• Mon. Oct 3rd, 2022

NNSY ships played a central role in the defense of Pearl Harbor

DECEMBER 7, 2021 – It wasn’t until a day later that President Franklin D. Roosevelt declared it “a date that will live in infamy.”

This December 7 marks the 80th anniversary of the Japanese attack on Pearl Harbor that changed the course of world history, plunging the United States into World War II and, by extension, transforming the size, workforce. Workmanship and Capacity of Norfolk Naval Shipyard (NNSY). But in fact, NNSY played a central role in our national defense from the first moments of the attack, having built many ships stationed at Pearl.

The Norfolk Navy Yard, as NNSY was then known, built the first three of the eight Bagley-class destroyers which were all present during the attack. The lead ship USS Bagley (DD-386), forced into wartime action less than five years after commissioning, was fortunate to have on board a particularly intrepid and quick-witted sailor. . As he left the mess bridges, radioman Robert Coles saw Japanese planes attacking the precious concentration of army planes on adjacent Hickam land. Holding the .50 caliber machine gun at the front of the harbor, Coles was credited with shooting down two Japanese bombers before being relieved, all despite no previous training on the gun.

During the two phases of the attack, Bagley reportedly shot down up to six planes. With Bagley in the thick of the action, another NNSY-built destroyer, the USS Blue (DD-387) was able to escape to safety. During this time, the USS Helm (DD-388) was the only ship already underway during the attack, and therefore took the defensive helm as it sailed towards the head of the harbor. The destroyer shot down a plane before engaging a small Japanese submarine minutes later. Helm endured the fire and narrowly avoided direct hits of two 100 lbs. bombs that still caused structural damage and flooded compartments. The destroyer managed to be repaired and started only a week later, earning 11 Battle Stars during the war.

The NNSY-built USS Tucker (DD-347), commissioned in July 1936, was undergoing overhaul during the attack, but that did not prevent the Mahan-class destroyer from retaliating. The ship was already firing its .50 caliber machine guns by the time the ship’s headquarters alarm sounded. According to Tucker’s captain in his report of the attack, “it is believed from numerous reports and comments by the personnel of this ship and others that [Tucker] fired the first shot fired by US forces at Pearl Harbor. The commander added that Tucker shot down “three or four enemy planes”.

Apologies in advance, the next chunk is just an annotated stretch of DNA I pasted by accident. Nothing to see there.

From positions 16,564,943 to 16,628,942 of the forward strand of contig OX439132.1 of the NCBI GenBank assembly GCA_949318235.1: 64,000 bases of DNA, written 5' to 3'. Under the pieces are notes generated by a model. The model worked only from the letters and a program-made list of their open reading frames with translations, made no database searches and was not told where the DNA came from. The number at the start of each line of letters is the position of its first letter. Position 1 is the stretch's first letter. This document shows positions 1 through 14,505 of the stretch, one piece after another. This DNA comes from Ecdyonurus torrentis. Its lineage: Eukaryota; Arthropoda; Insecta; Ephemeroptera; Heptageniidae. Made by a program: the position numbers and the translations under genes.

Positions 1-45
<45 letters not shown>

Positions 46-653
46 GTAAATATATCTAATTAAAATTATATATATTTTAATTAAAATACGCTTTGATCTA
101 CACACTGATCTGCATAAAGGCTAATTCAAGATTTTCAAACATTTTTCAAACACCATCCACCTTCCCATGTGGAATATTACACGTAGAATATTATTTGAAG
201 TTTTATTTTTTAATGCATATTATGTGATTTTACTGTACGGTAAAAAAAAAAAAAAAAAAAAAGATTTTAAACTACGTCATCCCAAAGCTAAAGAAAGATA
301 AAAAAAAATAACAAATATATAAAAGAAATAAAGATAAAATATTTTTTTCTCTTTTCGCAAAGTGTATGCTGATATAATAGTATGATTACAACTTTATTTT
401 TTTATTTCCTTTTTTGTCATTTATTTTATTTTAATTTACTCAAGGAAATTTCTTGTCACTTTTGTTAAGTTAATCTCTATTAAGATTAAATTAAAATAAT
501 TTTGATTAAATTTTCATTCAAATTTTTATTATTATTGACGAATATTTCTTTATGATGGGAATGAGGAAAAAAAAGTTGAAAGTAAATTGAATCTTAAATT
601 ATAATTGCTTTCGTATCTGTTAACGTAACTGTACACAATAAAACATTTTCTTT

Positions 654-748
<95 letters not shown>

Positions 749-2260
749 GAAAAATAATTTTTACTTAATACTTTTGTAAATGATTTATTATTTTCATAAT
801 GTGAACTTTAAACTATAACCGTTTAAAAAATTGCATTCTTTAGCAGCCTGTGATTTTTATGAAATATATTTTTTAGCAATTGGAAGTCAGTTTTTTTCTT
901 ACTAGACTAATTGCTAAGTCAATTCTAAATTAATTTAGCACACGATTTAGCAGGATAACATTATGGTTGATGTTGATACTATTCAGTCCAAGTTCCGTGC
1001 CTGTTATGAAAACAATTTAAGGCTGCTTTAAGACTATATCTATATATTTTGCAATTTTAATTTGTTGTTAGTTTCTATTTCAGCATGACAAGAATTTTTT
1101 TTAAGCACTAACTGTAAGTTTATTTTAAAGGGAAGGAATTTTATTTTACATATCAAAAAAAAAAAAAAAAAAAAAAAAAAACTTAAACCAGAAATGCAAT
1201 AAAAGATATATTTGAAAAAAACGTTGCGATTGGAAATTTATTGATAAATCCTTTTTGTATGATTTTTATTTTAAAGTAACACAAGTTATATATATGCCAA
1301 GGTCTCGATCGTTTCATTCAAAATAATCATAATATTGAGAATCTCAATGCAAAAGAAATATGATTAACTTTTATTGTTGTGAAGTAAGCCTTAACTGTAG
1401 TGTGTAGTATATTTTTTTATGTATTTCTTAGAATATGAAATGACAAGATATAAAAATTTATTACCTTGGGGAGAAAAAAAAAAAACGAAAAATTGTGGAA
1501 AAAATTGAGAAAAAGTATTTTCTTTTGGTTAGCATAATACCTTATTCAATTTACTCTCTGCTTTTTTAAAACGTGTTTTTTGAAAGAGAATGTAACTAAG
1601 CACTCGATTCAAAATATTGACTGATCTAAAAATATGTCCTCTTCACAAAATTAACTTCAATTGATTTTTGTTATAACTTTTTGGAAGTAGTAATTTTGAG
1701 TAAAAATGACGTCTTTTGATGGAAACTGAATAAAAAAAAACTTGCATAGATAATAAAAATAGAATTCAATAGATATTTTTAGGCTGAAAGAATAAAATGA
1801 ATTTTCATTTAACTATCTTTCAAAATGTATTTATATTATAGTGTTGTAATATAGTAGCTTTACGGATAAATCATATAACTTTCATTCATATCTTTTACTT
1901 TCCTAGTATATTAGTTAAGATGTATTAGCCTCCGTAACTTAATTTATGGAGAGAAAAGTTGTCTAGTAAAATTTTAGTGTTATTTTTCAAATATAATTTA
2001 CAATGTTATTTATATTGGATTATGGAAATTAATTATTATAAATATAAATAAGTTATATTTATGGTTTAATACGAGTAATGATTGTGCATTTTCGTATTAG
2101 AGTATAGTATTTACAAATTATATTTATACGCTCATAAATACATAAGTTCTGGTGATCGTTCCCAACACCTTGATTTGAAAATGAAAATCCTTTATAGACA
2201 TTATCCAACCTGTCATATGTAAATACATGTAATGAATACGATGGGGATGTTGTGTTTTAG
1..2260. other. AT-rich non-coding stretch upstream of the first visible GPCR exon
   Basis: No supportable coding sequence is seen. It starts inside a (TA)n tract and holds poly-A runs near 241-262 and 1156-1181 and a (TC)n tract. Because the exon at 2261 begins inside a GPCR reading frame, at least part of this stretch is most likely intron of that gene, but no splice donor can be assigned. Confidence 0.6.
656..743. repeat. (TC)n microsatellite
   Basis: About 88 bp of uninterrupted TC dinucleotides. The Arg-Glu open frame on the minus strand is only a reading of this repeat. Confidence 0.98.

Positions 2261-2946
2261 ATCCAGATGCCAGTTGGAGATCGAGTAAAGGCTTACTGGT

Another Mahan-class destroyer built by NNSY, the USS Downes (DD-375) testified to the indomitable American spirit after the attack on Pearl Harbor. Bombed in drydock and ravaged by fires fueled by a ruptured fuel tank, the ship was destroyed and decommissioned on June 20, 1942. However, machinery and equipment were recovered to form the base of the new Downes built in Mare Island shipyard, which retained both the name and the hull number. The returned ship’s first mission was to escort convoys to Pearl Harbor in March 1944, before blockading Japanese strongholds, bombing enemy islands and bringing back Iwo Jima’s military.

Of the eight battleships making up the Battleship Row at Pearl Harbor, NNSY had completely modernized the USS Arizona (BB-39) from 1929 to 1931. The modernization of the ship was so thorough and important that it even attracted President Herbert Hoover for a tour of the shipyard. Tragically, just minutes after the attack began, an 1,800 pound bomb penetrated the deck of the battleship and landed in its forward munitions store, setting off a massive explosion and sinking the ship with more than 1,000 crew members. crew trapped inside.

Arizona was one of two battleships, along with the USS Oklahoma (BB-37), and among nearly 20 U.S. Navy ships destroyed in the assault that claimed the lives of more than 2,400 Americans. . While the sunk ship remained in place to become the famous USS Arizona Memorial, three 14-inch guns were recovered from the wreckage that NNSY installed on the USS Nevada (BB-36) during the modernization. of this battleship in 1942.

The memory of Pearl Harbor continued to resonate in the work of NNSY during World War II. As the ninth yard-built escort destroyer, the USS Barber (DE-161), commissioned in the fall of 1943, was named in honor of the three Barber brothers who died at their battle posts when Oklahoma sank at Pearl Harbor. The ship was sponsored by their mother, Mrs. Peter Barber.

While Roosevelt was precise in his assessment of a “date that will live in infamy” 80 years ago, he made another prescient statement towards the end of his Day of Infamy speech. He said: “No matter how long it takes us to overcome this premeditated invasion, the American people, in their just might, will achieve absolute victory.”

Thanks in part to the efforts of the people of NNSY throughout the war in building, maintaining and modernizing ships, Roosevelt was once again right.

Michael D Brayshaw story
Norfolk Shipyard